OMAHA — Tammy Kielian, a Stanton native who is now a professor of pathology and microbiology at the University of Nebraska Medical Center, took on the search for a treatment for Juvenile Batten disease (JBD) when her niece was diagnosed with the rare, fatal disorder.
Last month, UNeMed, which is the technology transfer and commercialization office for the med center, entered into a licensing agreement with PlasmaTech Biopharmaceuticals to further develop a gene therapy approach discovered in her laboratory that holds promise as a potential therapeutic.
It’s a potential breakthrough development in the fight against a devastating childhood disease that as yet has no treatment or cure.
Kielian said a final product might still be years away, but her lab is working on a solution that does more than just slow disease progression. “Ours is a demonstration of a treatment that would correct the genetic defect,” she said.
Also known as juvenile neuronal ceroid lipofuscinosis, JBD is an inherited, autosomal recessive, neurodegenerative disorder that results in what are known as lysosomal storage problems. Basically, due to a gene mutation, protein and lipids build up inside brain cells, resulting in neuron death in the central nervous system. Other cells outside the brain also accumulate this material, leading to other complications typical of the disorder, including heart disease.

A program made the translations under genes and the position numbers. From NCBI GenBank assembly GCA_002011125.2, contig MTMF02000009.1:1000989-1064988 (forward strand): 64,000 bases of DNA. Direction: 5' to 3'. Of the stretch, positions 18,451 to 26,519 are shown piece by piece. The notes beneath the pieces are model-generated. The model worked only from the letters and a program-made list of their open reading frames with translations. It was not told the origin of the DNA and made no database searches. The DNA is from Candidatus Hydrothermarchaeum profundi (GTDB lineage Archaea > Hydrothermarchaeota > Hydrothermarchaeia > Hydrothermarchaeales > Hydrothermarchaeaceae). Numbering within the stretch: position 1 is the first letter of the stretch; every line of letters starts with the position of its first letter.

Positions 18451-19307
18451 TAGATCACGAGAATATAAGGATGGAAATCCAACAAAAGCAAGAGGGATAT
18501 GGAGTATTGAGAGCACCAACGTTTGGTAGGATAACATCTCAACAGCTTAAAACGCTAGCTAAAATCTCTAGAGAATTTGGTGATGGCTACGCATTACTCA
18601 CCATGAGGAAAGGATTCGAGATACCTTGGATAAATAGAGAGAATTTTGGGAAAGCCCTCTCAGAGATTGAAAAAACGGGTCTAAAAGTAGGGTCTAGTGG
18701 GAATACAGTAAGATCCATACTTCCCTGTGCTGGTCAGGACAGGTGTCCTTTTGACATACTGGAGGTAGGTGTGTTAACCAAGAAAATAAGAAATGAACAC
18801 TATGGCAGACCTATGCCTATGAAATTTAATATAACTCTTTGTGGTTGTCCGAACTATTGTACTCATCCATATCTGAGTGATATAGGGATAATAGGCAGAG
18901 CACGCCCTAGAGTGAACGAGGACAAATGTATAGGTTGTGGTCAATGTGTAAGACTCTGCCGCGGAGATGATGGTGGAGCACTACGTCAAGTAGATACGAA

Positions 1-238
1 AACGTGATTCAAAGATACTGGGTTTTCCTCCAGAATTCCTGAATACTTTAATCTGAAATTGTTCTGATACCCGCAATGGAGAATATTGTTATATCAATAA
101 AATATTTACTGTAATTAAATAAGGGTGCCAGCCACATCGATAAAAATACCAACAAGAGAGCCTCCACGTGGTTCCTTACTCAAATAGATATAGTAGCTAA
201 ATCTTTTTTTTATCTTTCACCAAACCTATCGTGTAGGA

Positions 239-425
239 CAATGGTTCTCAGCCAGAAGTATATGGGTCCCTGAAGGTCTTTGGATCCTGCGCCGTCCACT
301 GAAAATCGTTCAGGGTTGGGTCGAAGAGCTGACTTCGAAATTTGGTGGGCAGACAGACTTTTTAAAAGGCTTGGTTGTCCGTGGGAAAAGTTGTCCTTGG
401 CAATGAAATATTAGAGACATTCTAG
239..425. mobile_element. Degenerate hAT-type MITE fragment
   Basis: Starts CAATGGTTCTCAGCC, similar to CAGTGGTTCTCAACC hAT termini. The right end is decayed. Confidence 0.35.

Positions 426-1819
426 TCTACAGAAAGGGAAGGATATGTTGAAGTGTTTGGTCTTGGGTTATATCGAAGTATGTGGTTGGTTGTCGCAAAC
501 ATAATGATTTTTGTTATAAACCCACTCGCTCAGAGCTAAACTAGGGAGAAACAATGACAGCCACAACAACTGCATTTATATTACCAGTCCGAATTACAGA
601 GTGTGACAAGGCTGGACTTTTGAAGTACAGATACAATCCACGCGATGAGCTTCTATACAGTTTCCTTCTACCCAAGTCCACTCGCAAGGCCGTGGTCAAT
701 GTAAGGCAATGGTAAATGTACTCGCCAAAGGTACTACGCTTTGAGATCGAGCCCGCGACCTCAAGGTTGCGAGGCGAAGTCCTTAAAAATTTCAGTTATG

The first symptom is vision loss, followed by seizures, cognitive loss and motor decline. Finally, premature death.
Kielian has seen first-hand how Juvenile Batten disease can affect a family.
“It changes everything,” she said.
But PlasmaTech, a biopharmaceutical company that is focused on gene therapy and cell therapy products for severe and life-threatening rare diseases, is optimistic the therapy developed in Kielian’s laboratory has the potential to change that. The goal is to work with Kielian to advance her research into clinical trials, PlasmaTech officials said.
Steven Hinrichs, the med center’s chair of pathology and microbiology, said the research turned on a key finding:
“Her laboratory demonstrated that expression of the therapeutic gene in only a few cells was able to benefit neighboring cells. That discovery completely changes the outlook for gene therapy in Juvenile Batten disease and makes a true therapy possible for this terrible disorder,” he said.
Kielian said she is optimistic that with continued funding and development, the potential therapy could be fast-tracked. She credits her laboratory staff as essential to recent success.